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What’s The Difference Between Christmas And Hanukkah

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What’s The Difference Between Christmas And Hanukkah
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What’s The Difference Between Christmas And Hanukkah:- It is finally the holiday season, and the temperatures are gradually but surely falling. The number of festive decorations is increasing with each passing day, and Christmas and Hanukkah are just around the corner.

But let’s take a moment to pause. Despite the fact that Christmas and Hanukkah are sometimes grouped together as winter holidays, they are not the same in terms of their religious and cultural significance, and their relationship is actually quite convoluted.

Hanukkah, on the other hand, does not have the same level of cultural significance as Christmas, which is a given in the United States. We are not simply referring to the fact that banks and schools will be closed or that employees will be given the day off. On a national scale and within Jewish communities in the United States, Hanukkah is not nearly as significant as it formerly was.

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What’s The Difference Between Christmas And Hanukkah

Cultural Significance

  • Religiously, Hanukkah is lighter than Christmas. Christians revere Christmas because it commemorates Jesus’ birth. Shaul Kelner, Vanderbilt University Associate Professor of Jewish Studies, argues Hanukkah is a minor Jewish holiday.
  • Passover, the most celebrated Jewish festival in America, and Rosh Hashanah and Yom Kippur are traditionally prioritized religiously. The Jewish bible doesn’t mention Hanukkah.
  • Culturally, Jews don’t value Hanukkah as much as Christians do Christmas. Many Jewish Americans celebrate Hanukkah by lighting candles, eating latkes, giving gifts, and praying during the workweek.
  • Then it’s bedtime and back to work the next morning to repeat seven times. Many celebrate Hanukkah as a happy supplement to otherwise routine days, spreading the holiday delight over eight days.
  • We disagree on how to spell the holiday in English because it’s so undefined. Kelner prefers ‘Chanukah!’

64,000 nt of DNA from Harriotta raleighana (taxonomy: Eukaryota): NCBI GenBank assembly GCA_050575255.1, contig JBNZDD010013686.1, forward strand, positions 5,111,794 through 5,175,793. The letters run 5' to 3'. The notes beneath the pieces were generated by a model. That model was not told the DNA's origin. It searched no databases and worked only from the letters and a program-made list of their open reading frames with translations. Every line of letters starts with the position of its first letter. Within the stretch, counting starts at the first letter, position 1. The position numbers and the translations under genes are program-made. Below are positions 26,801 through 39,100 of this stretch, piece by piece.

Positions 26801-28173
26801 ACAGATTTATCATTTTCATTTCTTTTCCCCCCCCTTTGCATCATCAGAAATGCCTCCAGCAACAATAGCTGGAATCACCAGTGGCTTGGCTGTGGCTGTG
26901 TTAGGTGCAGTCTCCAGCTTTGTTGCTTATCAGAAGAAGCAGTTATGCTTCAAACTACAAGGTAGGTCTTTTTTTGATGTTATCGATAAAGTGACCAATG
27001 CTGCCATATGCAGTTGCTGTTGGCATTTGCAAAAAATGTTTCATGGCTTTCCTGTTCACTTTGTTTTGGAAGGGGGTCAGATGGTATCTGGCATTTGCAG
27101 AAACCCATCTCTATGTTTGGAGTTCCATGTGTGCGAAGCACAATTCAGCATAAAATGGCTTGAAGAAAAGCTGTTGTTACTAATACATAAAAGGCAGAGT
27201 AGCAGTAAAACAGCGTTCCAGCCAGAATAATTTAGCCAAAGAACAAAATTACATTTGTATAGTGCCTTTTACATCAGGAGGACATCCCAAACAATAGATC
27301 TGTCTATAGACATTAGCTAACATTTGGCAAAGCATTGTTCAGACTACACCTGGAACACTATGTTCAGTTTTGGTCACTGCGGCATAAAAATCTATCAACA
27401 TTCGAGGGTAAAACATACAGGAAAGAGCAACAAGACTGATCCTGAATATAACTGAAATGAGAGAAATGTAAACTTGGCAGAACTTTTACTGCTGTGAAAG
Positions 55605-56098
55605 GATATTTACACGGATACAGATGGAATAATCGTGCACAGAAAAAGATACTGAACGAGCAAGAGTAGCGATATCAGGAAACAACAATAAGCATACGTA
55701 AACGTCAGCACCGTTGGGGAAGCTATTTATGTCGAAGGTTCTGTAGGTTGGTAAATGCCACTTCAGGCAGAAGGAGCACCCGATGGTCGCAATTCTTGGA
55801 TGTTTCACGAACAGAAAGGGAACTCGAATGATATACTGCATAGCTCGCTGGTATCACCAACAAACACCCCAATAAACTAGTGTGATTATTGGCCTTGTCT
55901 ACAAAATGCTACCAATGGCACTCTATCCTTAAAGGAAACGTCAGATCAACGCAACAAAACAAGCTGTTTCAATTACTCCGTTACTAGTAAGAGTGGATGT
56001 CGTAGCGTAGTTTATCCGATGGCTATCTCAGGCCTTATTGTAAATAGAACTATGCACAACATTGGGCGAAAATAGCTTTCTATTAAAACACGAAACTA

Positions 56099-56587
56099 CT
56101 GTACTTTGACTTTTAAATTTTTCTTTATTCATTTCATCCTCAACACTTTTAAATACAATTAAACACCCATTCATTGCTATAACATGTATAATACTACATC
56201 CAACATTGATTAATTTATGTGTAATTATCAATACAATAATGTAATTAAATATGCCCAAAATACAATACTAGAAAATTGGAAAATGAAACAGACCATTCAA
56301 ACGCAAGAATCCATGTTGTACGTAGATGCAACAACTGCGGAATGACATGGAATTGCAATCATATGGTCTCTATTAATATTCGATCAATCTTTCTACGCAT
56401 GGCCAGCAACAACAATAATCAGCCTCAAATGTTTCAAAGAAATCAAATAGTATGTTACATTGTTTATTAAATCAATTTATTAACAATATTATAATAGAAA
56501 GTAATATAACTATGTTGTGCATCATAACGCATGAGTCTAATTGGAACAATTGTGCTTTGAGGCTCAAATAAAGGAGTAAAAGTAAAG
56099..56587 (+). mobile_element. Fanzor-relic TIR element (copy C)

The American Holiday Season

  • Christmas may have given Hanukkah its relative importance in American Jewish culture. “Hanukkah is not the holiday season for Jews. In September and October, the High Holidays are celebrated, explains Kelner. Hanukkah is one of 12 Jewish holidays. The fact that it’s adjacent to Christmas makes it prominent.”
  • The Jewish calendar is lunar, hence this relationship’s timing only works sometimes. In 2013, when Hanukkah began days after Thanksgiving in November, it was lovingly dubbed “Thanksgivukkah,” comparing it to Turkey Day rather than Saint Nick’s.
  • Kelner says Jewish people frame Hanukkah in connection to American holidays like Christmas and Thanksgiving to make it more understandable for the majority. Expanding on calendar coincidences makes the Jewish winter holiday more visible and festive.

Also Read:-10 Ways To Decorate With Fresh Christmas Greenery

What’s The Difference Between Christmas And Hanukkah

What’s The Difference Between Christmas And Hanukkah

Holiday Ritual Options

  • Christmas may be lonely for non-believers, so we Jews wanted to engage in the merriment while respecting our religion and traditions.
  • As a symbol of holiday cheer, Hanukkah is celebrated with music, decorations (like a bush), and gift-giving rituals. “From the bottom up, the holiday became important because people chose to celebrate it.” Kelner says.
  • Despite having little religious or cultural significance, Hanukkah has increased in importance and even taken on new meaning for American Jews. Kelner calls it a first-amendment holiday.
  • The holiday has been promoted by American Jews as religious freedom. Hanukkah celebrates Jewish history.
  • History says foreign invaders desecrated the Jewish holy temple in Jerusalem and stopped Jews from praying. Jews retook the temple and rededicated it to God, ensuring their religious freedom.

Extending Hanukkah Wishes

Wish your Jewish acquaintances a merry Hanukkah to acknowledge the holiday’s celebrations and new cultural importance. Christmas is easy to get caught up in. Baking or making a dish that honors Jewish cuisine culture may be requested. Anyhow, this is a simple way to unite. We hope you have a wonderful Christmas, Hanukkah, or other holiday.

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